Project Info Lit: Grads Challenged by All They Need to Learn After College


Note from Michael. I was honored to serve on this project’s advisory board. I wrote about it in “Office Hours” here:

http://lj.libraryjournal.com/2015/10/opinion/michael-stephens/the-livelong-day-office-hours/

Most of today’s college students who think they only need to land a good job once they graduate are blindsided by all they don’t know about life skills and surviving in the workplace once they’re out of college, according to a new national research report released today.

“Clearly, a wide gap exists between the life skills grads have and the ones they still need to learn, ” said Alison J. Head, a principal research scientist at the University of Washington’s Information School and the director of Project Information Literacy (PIL). “Most of the grads we studied scrambled to learn such essential new skills as money-management, household repairs, how to advance in their careers and communicate better on the job.

The report, “Staying Smart: How Today’s Graduates Continue to Learn Once They Complete College,”? is the eighth report from PIL, based at the University of Washington’s Information School. The ongoing research study examines how Millennials find and use information for solving information problems they have in the digital age.

In their latest study, 1,651 recent college graduates from 10 US colleges and universities were questioned about the challenges they face, and the information-seeking strategies they develop, use, and adapt as they make the transition from college to their personal and professional lives.

Researchers found three fourths of the graduates they studied sought how-to information—quick fixes they could use to solve urgent problems in their personal lives. Over half spent much of their time trying to improve their delegation and negotiation skills with older coworkers, or extending the very short shelf life of technical skills learned in college only a few years before.

Not surprisingly, grads were heavy users of Google search when trying to find learning sources. Social media sites like YouTube, Facebook, Pinterest, and TED Talks were go-to sources—but MOOCs, like Coursera and Udemy were not. Notably, they turned to friends, coworkers, and family with their learning needs almost as much as the Web.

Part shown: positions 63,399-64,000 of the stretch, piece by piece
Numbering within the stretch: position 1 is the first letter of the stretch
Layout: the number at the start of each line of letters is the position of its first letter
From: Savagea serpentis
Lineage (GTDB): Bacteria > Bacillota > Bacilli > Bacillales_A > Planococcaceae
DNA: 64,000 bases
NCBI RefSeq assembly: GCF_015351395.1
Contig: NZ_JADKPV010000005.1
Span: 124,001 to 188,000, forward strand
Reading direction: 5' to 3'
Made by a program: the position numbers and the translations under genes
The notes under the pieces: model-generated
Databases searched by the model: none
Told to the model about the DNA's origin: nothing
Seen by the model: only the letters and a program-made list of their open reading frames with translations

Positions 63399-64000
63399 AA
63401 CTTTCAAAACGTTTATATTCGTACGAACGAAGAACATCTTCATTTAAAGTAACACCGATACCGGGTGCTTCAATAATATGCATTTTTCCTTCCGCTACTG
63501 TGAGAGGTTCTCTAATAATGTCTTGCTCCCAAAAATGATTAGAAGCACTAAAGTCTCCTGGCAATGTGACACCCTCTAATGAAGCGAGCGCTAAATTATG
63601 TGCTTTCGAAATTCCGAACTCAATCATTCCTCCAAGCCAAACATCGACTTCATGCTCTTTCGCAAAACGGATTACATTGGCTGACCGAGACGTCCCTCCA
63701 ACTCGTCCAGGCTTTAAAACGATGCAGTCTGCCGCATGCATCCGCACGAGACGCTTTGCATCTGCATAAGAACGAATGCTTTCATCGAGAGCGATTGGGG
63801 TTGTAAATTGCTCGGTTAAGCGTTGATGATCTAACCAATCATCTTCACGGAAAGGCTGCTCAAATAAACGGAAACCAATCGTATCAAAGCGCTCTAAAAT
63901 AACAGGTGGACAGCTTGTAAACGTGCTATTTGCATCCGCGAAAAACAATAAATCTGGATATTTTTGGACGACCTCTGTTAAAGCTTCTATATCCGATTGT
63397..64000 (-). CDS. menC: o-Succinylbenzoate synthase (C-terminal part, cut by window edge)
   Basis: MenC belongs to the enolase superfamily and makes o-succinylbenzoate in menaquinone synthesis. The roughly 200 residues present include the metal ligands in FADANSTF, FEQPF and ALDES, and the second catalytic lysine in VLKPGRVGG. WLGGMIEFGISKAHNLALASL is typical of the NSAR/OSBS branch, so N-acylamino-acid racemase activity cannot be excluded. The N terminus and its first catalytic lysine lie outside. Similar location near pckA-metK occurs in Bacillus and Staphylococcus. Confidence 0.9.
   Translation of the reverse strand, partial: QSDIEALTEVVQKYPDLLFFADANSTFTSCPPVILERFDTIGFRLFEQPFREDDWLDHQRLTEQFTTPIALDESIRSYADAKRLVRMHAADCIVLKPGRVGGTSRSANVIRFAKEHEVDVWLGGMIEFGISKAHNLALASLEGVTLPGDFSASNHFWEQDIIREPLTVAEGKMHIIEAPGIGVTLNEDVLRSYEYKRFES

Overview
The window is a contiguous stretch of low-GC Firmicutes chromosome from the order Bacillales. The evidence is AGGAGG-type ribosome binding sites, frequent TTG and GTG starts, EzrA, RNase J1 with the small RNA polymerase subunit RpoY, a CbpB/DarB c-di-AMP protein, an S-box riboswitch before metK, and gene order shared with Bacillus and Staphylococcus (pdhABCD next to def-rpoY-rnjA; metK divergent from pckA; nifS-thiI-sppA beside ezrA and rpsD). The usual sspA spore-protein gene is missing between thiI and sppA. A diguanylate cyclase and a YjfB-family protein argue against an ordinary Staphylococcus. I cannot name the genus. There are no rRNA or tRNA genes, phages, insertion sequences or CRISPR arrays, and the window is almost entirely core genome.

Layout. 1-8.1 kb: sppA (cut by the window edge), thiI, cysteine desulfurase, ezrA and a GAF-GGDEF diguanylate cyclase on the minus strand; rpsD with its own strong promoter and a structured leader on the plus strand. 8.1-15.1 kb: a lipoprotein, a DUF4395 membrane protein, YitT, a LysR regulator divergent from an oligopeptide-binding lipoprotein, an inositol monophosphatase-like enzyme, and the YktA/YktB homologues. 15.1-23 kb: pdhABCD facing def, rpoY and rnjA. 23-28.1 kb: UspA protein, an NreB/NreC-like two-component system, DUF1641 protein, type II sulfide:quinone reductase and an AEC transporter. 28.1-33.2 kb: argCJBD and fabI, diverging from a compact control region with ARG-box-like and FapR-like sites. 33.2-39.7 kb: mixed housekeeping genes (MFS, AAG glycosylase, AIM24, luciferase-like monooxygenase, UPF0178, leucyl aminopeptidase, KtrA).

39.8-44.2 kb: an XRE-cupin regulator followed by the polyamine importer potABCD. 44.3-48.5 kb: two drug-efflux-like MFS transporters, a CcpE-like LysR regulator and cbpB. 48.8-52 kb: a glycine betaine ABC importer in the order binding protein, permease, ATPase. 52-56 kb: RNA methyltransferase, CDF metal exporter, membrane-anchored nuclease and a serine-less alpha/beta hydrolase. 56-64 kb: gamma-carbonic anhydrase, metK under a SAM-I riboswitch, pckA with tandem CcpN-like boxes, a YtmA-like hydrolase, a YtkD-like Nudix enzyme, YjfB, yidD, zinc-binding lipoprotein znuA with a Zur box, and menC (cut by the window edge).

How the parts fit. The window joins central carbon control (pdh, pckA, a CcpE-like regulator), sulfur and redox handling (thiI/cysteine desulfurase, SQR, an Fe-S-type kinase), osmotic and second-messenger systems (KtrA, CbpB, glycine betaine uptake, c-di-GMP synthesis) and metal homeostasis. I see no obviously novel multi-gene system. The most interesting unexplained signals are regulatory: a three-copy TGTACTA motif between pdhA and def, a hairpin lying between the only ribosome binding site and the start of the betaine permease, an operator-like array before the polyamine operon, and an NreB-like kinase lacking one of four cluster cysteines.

Even though grads have more information outlets than all of the generations before them, learning after college still posed challenges for them. Most struggled to carve out available time in their busy lives to keep learning.

Others could not afford the expertise they wanted from professionals like career advisors, attorneys, or accountants. Still others had trouble staying motivated to learn everything they thought they should know to stay current from the volumes of information around them.

While three-quarters of the graduates believed college had sharpened their cognitive skills for finding and evaluating information, only about a quarter thought their college experience had helped them learn how to frame and ask their own questions.

 

All in the all, the findings from this two-year study suggest that colleges and universities are turning out ?graduates that are specialized, employable, and relatively proficient information seekers. Yet, they also reveal the failure of higher education to? prepare lifelong learners who know how to identify and ask their own questions, which may the one skill they need most in their post-college lives.

 

“As more and more college students are specializing in their majors so they are more employable, they are taking fewer courses in liberal arts, where general inquiry and problem solving are part of the curriculum,” Head said, “our study reveals some of the shortcomings of an education that is solely focused on financial rewards at graduation.”

Graduates in the study sample had completed college during 2007 and 2012 and had attended one of 10 US liberal arts or research colleges or universities: Belmont University (TN), Ohio State University, Phoenix College, University of Redlands (CA), Trinity University (TX), University of Central Florida, University of Nevada, Las Vegas, University of North Carolina at Charlotte, University of Texas at Austin, and the University of Washington.

The lifelong learning research study was supported with a National Leadership Grant (LG-06-13-0186-13) from the Institute of Museum and Library Services (IMLS).

The full report for “Staying Smart: How Today’s Graduates Continue to Learn Once They Complete College” is available here (112 pages, 6.9 MB, PDF)

A short promotional video is also available (2:58 minutes)

An infographic highlighting the report’s major findings is available.

For more information, contact the study’s Principal Investigator, Dr. Alison Head at 707-800-7590 or [email protected]